Molly Ringwald penned a fantastic article about John Hughes, his films, and her complicated relationship with both a couple of weeks ago. I was apprehensive about reading it since Hughes’ films represent exclusion, racism, sexism, and homophobia to me. I’ll admit that I enjoyed them when they were released but I remember being very uncomfortable with the character of Long Duk Dong because, even as a teenager in the 80’s, blatantly racist interpretations of Asian men was abhorrent.
I did read the article, though, and was relieved to see her acknowledge the problematic issues with the films that are beloved by many of my peers. She mentioned that a gay, black man told her he loved the films and when she asked why, he explained that it was because they showed other teenagers struggling with their identities and trying to fit into traditional, white, heteronormative environments. Okay. I get that, even though I never identified with Duckie, Bender, Clair, Andy, Brian, Allison, or even Geek Girl.
That being said, I understood the article way more when I started watching ‘Anne with an E’ this year on Netflix. I’d forgotten how much I loved Anne Shirley Cuthbert from Anne of Green Gables as a child, until I watched the pilot. Like Issa Rae, I was an awkward black girl growing up in London, Ontario.
I set a goal to read 500 books by the age of 12 when I was 9 years old and crushed it. I read the dictionary and Funk & Wagnalls encyclopedias for fun (we only had A-M because my parents stop paying for them), and I loved using big words (lavatory is still a good one).
Watching Amybeth McNulty, who plays Anne, respond to the world with rapturous, unironic joy reminded me of myself as a child. I understood using imagination to escape a mundane and, sometimes oppressive, life. In elementary school I was not considered pretty, popular, or the cool girl to hang out with at the lunch table. I read Wuthering Heights in the old English and collected interesting looking rocks. I was told, repeatedly, that I was weird. I spent hours in the woods behind my house hoping to photograph rabbits and birds; and wrote a lot of tortured prose about musical artists like Wham! Thompson Twins, and Swing Out Sister (I was also a huge Anglophile, but that’s a whole other pathology).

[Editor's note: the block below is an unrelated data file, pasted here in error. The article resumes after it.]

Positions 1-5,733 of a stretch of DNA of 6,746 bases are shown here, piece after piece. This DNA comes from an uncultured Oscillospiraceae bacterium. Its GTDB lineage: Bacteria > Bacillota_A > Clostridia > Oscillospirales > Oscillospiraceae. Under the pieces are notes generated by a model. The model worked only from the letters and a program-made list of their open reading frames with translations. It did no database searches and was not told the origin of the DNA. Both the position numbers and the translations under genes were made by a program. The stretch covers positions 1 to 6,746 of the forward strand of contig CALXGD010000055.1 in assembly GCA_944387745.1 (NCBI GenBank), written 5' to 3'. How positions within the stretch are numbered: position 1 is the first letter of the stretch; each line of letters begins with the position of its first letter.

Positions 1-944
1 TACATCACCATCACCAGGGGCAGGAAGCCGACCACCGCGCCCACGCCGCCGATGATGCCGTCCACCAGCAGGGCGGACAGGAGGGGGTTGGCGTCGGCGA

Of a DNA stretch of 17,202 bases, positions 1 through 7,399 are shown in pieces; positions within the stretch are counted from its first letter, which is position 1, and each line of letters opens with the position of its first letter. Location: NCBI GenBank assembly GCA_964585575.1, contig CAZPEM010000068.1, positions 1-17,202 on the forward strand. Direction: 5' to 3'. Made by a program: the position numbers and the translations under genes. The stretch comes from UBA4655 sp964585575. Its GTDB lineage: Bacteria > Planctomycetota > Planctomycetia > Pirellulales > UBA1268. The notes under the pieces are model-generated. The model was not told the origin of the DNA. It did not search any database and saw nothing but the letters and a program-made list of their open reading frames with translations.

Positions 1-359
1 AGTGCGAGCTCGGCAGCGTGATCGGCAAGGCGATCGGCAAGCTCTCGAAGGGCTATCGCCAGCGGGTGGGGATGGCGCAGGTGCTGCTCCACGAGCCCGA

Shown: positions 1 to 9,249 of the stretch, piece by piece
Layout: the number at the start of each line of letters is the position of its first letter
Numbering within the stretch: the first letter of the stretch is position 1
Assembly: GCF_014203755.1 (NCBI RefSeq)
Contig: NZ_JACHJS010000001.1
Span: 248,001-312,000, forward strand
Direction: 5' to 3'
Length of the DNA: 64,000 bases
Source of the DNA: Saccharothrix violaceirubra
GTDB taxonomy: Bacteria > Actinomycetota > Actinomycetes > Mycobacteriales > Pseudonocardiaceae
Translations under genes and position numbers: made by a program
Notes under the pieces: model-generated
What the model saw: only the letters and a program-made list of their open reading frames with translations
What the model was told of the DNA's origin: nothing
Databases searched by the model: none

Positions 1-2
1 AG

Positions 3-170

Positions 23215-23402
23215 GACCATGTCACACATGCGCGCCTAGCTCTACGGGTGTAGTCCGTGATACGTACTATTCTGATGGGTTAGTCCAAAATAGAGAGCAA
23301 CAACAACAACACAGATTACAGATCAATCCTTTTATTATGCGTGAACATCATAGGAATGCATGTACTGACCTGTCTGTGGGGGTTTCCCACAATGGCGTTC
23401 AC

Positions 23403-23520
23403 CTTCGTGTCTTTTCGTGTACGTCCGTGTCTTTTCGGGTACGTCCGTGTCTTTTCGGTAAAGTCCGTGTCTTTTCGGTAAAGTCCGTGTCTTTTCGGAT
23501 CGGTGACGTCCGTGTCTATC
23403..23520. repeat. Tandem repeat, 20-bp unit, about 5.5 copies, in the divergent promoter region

I must be clear about one thing: I am not an orphan. I have two wonderful parents who found me bewildering, and for a brief period I was an only child until my brothers showed up (yup, I’m still bitter). I was, however, a child that daydreamed a lot, spoke like a character from an Enid Blyton novel, and was convinced I’d experience an early, tragic death (probably from TB, hemophilia, or malaria). I was melodramatic, had gigantic glasses for my near-sightedness, wore corduroy that made that swishing sound when I walked, and kept my hair in tight braids: I totally understood red-head Anne Shirley of PEI.
As a kid I knew, with thick glasses, high forehead, and snaggletooth grin, that I wasn’t a great beauty, so instead learned to cultivate a sense of humour and performative skills; you’d almost say I took a page from the Anne Shirley playbook. If you’ve read Anne of Green Gables, or seen either of the tv interpretations, that doesn’t always work out so well and, like Anne, I was bullied. Thankfully, I had two brothers and a Jamaican father who taught me not to take crap from anyone. I was little, yes, but I knew how to throw a punch. Needless to say, I wasn’t bullied for long.
Unlike Anne, I gave up my dream of being a teacher, and chose the lucrative career of acting and writing. I still love a puffed sleeve, talk to ladybugs that land in front of me, and relish using the word ‘delicious’ to describe food, men, films, and experiences. I was a verbose little sprite 35 years ago who’s grown into a bit of cranky Tinkerbell; yes, if your applause stops, I will keel over, but in the most beautiful, and scrumptious fashion. Pray you catch me.